Minds and Machines: My Q&A with GE’s Deirdre Latour
Photo Credit: General Electric
As one of the world’s most recognized business conglomerates, GE is the quintessential example of a brand that has completely transformed itself inside and out. Today, GE classifies itself as a digital industrial company, with more than 300,000 employees worldwide and an impressive presence in more than 180 countries.
I recently sat down with Deirdre Latour, Chief Communications Officer, GE, who shared her take on building a modern communications team and to understand how GE empowers its employees to be its most powerful story tellers for the brand.
Aaron Kwittken: After working at an agency for eight years, you joined GE as Chief Communication’s Officer at one of the most interesting and exciting times. Looking back, how did you arrive at the company? What changes have you experienced in your role as the worlds of paid, owned, earned and sponsored further collide?
Deirdre Latour: I’ve worked at GE for 13 years and have been Chief Communications Officer for the past two years. It’s an amazing time to work in communications. When I was recruited to join GE, I was initially unsure about the opportunity, given the location and my lack of familiarity with what GE did. After gaining a deeper understanding of the company’s mission and the brand’s future direction, I got the job. Now, thirteen years later, my job is completely different from where I started. We’ve gone through a financial crisis and various political cycles, and through it all, the transformation of GE and communications more broadly has been amazing to witness. When I started here, we were a tiny communications shop in Fairfield, Connecticut working on financial communications and issues management. Now, we’re a diverse team of more than 500 communicators who work in a fast, digital and social environment in more than 180 countries.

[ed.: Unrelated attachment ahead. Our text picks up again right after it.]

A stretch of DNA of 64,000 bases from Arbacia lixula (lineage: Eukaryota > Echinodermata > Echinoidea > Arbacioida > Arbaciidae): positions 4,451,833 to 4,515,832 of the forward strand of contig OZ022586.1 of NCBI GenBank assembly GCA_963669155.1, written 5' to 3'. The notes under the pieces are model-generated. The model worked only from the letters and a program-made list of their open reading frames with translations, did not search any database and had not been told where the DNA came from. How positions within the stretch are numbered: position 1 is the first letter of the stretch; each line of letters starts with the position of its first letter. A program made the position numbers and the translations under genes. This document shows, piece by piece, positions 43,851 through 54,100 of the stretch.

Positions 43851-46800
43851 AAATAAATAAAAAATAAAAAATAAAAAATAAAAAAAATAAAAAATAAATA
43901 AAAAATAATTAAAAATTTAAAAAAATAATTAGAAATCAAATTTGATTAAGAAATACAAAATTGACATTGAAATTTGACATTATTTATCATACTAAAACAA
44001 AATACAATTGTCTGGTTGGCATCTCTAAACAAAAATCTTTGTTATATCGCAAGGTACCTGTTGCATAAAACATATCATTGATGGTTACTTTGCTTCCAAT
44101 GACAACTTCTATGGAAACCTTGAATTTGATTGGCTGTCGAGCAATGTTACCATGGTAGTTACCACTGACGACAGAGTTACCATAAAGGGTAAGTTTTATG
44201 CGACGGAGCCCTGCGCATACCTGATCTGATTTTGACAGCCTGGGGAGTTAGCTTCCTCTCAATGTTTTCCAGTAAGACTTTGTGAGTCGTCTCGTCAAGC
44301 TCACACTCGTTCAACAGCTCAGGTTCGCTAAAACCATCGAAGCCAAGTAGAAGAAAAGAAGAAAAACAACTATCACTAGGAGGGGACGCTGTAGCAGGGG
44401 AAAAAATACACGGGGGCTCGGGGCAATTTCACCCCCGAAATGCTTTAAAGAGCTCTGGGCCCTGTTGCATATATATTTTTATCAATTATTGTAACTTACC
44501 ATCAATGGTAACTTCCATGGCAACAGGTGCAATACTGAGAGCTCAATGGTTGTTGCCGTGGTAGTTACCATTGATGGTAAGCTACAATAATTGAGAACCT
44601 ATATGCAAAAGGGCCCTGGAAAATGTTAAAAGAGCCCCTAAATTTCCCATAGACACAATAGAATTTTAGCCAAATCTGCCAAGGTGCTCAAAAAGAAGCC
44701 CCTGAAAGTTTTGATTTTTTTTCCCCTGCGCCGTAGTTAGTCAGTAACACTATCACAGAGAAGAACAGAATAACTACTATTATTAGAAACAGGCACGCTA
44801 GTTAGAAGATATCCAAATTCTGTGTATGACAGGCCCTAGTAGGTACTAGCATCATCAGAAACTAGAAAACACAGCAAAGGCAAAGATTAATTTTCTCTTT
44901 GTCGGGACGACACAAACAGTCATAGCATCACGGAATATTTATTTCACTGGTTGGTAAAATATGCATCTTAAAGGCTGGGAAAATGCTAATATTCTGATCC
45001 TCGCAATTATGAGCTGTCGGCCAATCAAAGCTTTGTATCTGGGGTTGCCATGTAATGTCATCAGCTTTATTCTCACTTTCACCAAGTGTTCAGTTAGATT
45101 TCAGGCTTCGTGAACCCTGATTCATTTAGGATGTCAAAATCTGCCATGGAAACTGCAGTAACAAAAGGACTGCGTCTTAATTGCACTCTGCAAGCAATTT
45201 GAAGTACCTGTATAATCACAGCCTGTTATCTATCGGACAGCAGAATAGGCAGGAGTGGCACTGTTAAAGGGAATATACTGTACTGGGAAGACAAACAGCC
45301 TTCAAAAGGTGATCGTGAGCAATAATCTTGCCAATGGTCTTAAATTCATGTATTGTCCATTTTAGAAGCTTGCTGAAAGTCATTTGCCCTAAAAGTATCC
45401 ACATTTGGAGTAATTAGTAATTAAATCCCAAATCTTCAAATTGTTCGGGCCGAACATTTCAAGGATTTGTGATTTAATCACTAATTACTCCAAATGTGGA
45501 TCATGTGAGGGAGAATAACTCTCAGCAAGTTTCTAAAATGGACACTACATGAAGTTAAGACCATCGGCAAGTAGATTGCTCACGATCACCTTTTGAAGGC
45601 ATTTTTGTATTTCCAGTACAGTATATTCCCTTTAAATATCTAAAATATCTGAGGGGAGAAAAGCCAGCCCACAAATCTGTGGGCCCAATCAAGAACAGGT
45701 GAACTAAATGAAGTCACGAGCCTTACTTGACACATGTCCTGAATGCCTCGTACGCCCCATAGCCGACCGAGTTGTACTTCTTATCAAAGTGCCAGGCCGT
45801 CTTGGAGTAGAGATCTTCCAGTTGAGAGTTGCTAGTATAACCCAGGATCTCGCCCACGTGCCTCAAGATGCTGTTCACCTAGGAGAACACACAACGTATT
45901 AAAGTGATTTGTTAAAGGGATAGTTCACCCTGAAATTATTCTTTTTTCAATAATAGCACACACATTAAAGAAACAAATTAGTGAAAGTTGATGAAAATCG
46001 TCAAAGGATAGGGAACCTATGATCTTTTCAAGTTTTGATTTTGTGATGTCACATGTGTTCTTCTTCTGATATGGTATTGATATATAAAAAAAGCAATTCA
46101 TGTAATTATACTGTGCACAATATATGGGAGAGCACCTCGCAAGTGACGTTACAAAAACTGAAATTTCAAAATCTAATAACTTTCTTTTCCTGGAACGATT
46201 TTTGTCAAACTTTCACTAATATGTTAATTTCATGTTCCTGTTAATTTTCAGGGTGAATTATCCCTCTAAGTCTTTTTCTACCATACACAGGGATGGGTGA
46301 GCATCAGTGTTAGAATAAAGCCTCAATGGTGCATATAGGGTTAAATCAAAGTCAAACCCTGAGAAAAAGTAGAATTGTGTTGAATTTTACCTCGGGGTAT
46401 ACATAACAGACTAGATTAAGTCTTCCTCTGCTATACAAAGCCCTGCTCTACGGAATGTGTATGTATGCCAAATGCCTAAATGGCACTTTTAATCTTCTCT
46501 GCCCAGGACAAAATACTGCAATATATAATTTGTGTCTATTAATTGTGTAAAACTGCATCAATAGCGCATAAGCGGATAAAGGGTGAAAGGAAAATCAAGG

Kwittken: How have you built a modern communications team? Where do social, digital and marketing lie in terms of GE’s communications structure?
Latour: We view communications as completely boundaryless. There are no internal communications and external communications. Other companies tend to have corporate communications and organizational communications. At GE, we call it culture communications. The explosion of digital and social has changed the way people receive messages and how many messages they get. Companies can no longer communicate one way internally and another way externally. Internal communication is inherently external. There are no boundaries anymore.
In building a modern communications team, my mission was to “set our people free.” By that, we emphasize that GE is 300,000 people strong worldwide and we see our people as our biggest and best advocates and story tellers. We encourage them to go out into their communities, share our story and discuss the impact the company is making. Setting your people free can be scary for many companies because you can’t easily set strict rules on what employees can and can’t share. Instead, you have to hope your employees understand how to tell a story and can use social channels appropriately.